20 // Fig : fig10_13.c // Using the bitwise shift operators #include void displayBits( unsigned int value ); // prototype int main( void ) { unsigned int number1 = 960; // initialize number1 // demonstrate bitwise left shift puts( "\nThe result of left shifting" ); displayBits( number1 ); puts( "8 bit positions using the left shift operator << is" ); displayBits( number1 << 8 ); // demonstrate bitwise right shift puts( "\nThe result of right shifting" ); displayBits( number1 ); puts( "8 bit positions using the right shift operator >> is" ); displayBits( number1 >> 8 ); } // end main Bitwise shift left ( > )

21 // display bits of an unsigned int value void displayBits( unsigned int value ) { unsigned int c; // counter // declare displayMask and left shift 31 bits unsigned int displayMask = 1 << 31; printf( "%7u = ", value ); // loop through bits for ( c = 1; c <= 32; ++c ) { putchar( value & displayMask ? '1' : '0' ); value <<= 1; // shift value left by 1 if ( c % 8 == 0 ) { // output a space after 8 bits putchar( ' ' ); } // end if } // end for putchar( '\n' ); } // end function displayBits Bitwise shift left ( > )

22 22 The result of left shifting 960 = bit positions using the left shift operator << is = The result of right shifting 960 = bit positions using the right shift operator >> is 3 = Output

23 Bitwise Operators 23

24 Bitwise Operators 24

25 Bit Fields Bit field Member of a structure whose size (in bits) has been specified Enable better memory utilization Must be defined as int or unsigned Cannot access individual bits Defining bit fields Follow unsigned or int member with a colon (:) and an integer constant representing the width of the field Example: struct BitCard { unsigned face : 4; unsigned suit : 2; unsigned color : 1; }; 25

26 Bit Fields Unnamed bit field Field used as padding in the structure Nothing may be stored in the bits struct Example { unsigned a : 13; unsigned : 3; unsigned b : 4; } Unnamed bit field with zero width aligns next bit field to a new storage unit boundary 26

27 Card shuffling Example using Bit-field // Fig : fig10_16.c // Representing cards with bit fields in a struct #include #define CARDS 52 // bitCard structure definition with bit fields struct bitCard { unsigned int face : 4; // 4 bits; 0-15 unsigned int suit : 2; // 2 bits; 0-3 unsigned int color : 1; // 1 bit; 0-1 }; // end struct bitCard typedef struct bitCard Card; // new type name for struct bitCard void fillDeck( Card * const wDeck ); // prototype void deal( const Card * const wDeck ); // prototype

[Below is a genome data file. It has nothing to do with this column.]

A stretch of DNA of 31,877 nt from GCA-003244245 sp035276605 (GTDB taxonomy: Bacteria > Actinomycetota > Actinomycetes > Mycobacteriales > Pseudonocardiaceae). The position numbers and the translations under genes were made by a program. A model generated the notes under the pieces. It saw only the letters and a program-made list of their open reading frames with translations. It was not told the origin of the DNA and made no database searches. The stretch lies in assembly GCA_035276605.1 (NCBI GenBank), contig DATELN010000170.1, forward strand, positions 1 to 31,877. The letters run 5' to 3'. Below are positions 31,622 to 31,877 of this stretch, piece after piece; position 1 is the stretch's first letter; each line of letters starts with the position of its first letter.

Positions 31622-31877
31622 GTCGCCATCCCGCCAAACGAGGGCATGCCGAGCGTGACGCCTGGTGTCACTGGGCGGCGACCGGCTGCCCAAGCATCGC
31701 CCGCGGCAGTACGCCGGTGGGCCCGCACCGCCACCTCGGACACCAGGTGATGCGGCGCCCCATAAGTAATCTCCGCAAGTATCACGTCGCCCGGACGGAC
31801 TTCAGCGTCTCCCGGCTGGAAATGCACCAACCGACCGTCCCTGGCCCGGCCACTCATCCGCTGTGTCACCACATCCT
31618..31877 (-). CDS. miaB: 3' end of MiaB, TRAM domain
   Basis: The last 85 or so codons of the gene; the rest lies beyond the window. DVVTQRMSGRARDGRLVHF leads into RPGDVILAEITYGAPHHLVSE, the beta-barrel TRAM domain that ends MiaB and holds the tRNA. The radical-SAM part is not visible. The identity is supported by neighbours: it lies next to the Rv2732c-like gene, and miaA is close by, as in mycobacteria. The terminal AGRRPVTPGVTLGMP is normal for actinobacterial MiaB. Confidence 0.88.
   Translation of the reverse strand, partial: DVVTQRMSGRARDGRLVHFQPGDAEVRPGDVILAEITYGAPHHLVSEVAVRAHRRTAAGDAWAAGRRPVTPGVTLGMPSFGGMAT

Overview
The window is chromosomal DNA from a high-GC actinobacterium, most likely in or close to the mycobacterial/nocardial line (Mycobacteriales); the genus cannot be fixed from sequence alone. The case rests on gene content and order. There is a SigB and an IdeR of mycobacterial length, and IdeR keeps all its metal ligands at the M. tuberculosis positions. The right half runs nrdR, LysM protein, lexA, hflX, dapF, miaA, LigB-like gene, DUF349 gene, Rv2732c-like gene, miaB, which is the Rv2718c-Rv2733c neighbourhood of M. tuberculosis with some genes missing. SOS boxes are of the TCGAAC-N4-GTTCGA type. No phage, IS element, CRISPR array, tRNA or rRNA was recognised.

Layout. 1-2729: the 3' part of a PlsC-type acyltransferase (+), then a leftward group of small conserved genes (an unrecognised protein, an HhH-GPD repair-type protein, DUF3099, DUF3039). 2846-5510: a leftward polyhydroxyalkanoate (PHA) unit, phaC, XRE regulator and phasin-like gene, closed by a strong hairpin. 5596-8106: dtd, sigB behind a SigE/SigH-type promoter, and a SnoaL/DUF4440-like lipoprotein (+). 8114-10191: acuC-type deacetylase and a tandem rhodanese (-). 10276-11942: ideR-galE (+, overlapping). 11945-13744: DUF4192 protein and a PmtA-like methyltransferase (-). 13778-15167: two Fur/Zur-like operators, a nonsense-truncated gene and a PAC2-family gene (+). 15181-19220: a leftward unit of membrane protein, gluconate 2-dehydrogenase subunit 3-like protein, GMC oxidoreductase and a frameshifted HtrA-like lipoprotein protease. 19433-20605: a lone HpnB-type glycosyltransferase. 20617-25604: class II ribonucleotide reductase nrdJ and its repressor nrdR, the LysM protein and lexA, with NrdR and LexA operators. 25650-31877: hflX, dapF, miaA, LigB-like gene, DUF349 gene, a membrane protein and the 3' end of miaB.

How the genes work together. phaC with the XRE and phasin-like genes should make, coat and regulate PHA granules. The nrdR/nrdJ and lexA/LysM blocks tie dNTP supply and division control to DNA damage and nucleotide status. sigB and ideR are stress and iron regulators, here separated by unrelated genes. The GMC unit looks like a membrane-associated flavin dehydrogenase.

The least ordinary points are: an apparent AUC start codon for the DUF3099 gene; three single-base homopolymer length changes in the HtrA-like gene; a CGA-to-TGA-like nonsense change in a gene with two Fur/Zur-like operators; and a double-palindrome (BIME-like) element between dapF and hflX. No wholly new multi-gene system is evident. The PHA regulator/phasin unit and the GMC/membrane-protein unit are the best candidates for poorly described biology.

28 int main( void ) { Card deck[ CARDS ]; // create array of Cards fillDeck( deck ); deal( deck ); } // end main // initialize Cards void fillDeck( Card * const wDeck ) { size_t i; // counter // loop through wDeck for ( i = 0; i < CARDS; ++i ) { wDeck[ i ].face = i % (CARDS / 4); wDeck[ i ].suit = i / (CARDS / 4); wDeck[ i ].color = i / (CARDS / 2); } // end for } // end function fillDeck Card shuffling Example using Bit-field

29 // output cards in two-column format; cards 0-25 subscripted with // k1 (column 1); cards subscripted with k2 (column 2) void deal( const Card * const wDeck ) { size_t k1; // subscripts 0-25 size_t k2; // subscripts // loop through wDeck for ( k1 = 0, k2 = k1 + 26; k1 < CARDS / 2; ++k1, ++k2 ) { printf( "Card:%3d Suit:%2d Color:%2d ", wDeck[ k1 ].face, wDeck[ k1 ].suit, wDeck[ k1 ].color ); printf( "Card:%3d Suit:%2d Color:%2d\n", wDeck[ k2 ].face, wDeck[ k2 ].suit, wDeck[ k2 ].color ); } // end for } // end function deal Card shuffling Example using Bit-field

30 30 Card: 0 Suit: 0 Color: 0 Card: 0 Suit: 2 Color: 1 Card: 1 Suit: 0 Color: 0 Card: 1 Suit: 2 Color: 1 Card: 2 Suit: 0 Color: 0 Card: 2 Suit: 2 Color: 1 Card: 3 Suit: 0 Color: 0 Card: 3 Suit: 2 Color: 1 Card: 4 Suit: 0 Color: 0 Card: 4 Suit: 2 Color: 1 Card: 5 Suit: 0 Color: 0 Card: 5 Suit: 2 Color: 1 Card: 6 Suit: 0 Color: 0 Card: 6 Suit: 2 Color: 1 Card: 7 Suit: 0 Color: 0 Card: 7 Suit: 2 Color: 1 Card: 8 Suit: 0 Color: 0 Card: 8 Suit: 2 Color: 1 Card: 9 Suit: 0 Color: 0 Card: 9 Suit: 2 Color: 1 Card: 10 Suit: 0 Color: 0 Card: 10 Suit: 2 Color: 1 Card: 11 Suit: 0 Color: 0 Card: 11 Suit: 2 Color: 1 Card: 12 Suit: 0 Color: 0 Card: 12 Suit: 2 Color: 1 Card: 0 Suit: 1 Color: 0 Card: 0 Suit: 3 Color: 1 Card: 1 Suit: 1 Color: 0 Card: 1 Suit: 3 Color: 1 Card: 2 Suit: 1 Color: 0 Card: 2 Suit: 3 Color: 1 Card: 3 Suit: 1 Color: 0 Card: 3 Suit: 3 Color: 1 Card: 4 Suit: 1 Color: 0 Card: 4 Suit: 3 Color: 1 Card: 5 Suit: 1 Color: 0 Card: 5 Suit: 3 Color: 1 Card: 6 Suit: 1 Color: 0 Card: 6 Suit: 3 Color: 1 Card: 7 Suit: 1 Color: 0 Card: 7 Suit: 3 Color: 1 Card: 8 Suit: 1 Color: 0 Card: 8 Suit: 3 Color: 1 Card: 9 Suit: 1 Color: 0 Card: 9 Suit: 3 Color: 1 Card: 10 Suit: 1 Color: 0 Card: 10 Suit: 3 Color: 1 Card: 11 Suit: 1 Color: 0 Card: 11 Suit: 3 Color: 1 Card: 12 Suit: 1 Color: 0 Card: 12 Suit: 3 Color: 1 Output

31 Enumeration Constants Enumeration Set of integer constants represented by identifiers Enumeration constants are like symbolic constants whose values are automatically set Values start at 0 and are incremented by 1 Values can be set explicitly with = Need unique constant names Example: enum Months { JAN = 1, FEB, MAR, APR, MAY, JUN, JUL, AUG, SEP, OCT, NOV, DEC}; Creates a new type enum Months in which the identifiers are set to the integers 1 to 12 Enumeration variables can only assume their enumeration constant values (not the integer representations) 31

32 Example: using Enumeration Type // Fig : fig10_18.c // Using an enumeration #include // enumeration constants represent months of the year enum months { JAN = 1, FEB, MAR, APR, MAY, JUN, JUL, AUG, SEP, OCT, NOV, DEC }; // end enum months int main( void ) { enum months month; // can contain any of the 12 months // initialize array of pointers const char *monthName[] = { "", "January", "February", "March", "April", "May", "June", "July", "August", "September", "October", "November", "December" }; // loop through months for ( month = JAN; month <= DEC; ++month ) { printf( "%2d%11s\n", month, monthName[ month ] ); } // end for } // end main

33 33 1 January 2 February 3 March 4 April 5 May 6 June 7 July 8 August 9 September 10 October 11 November 12 December Output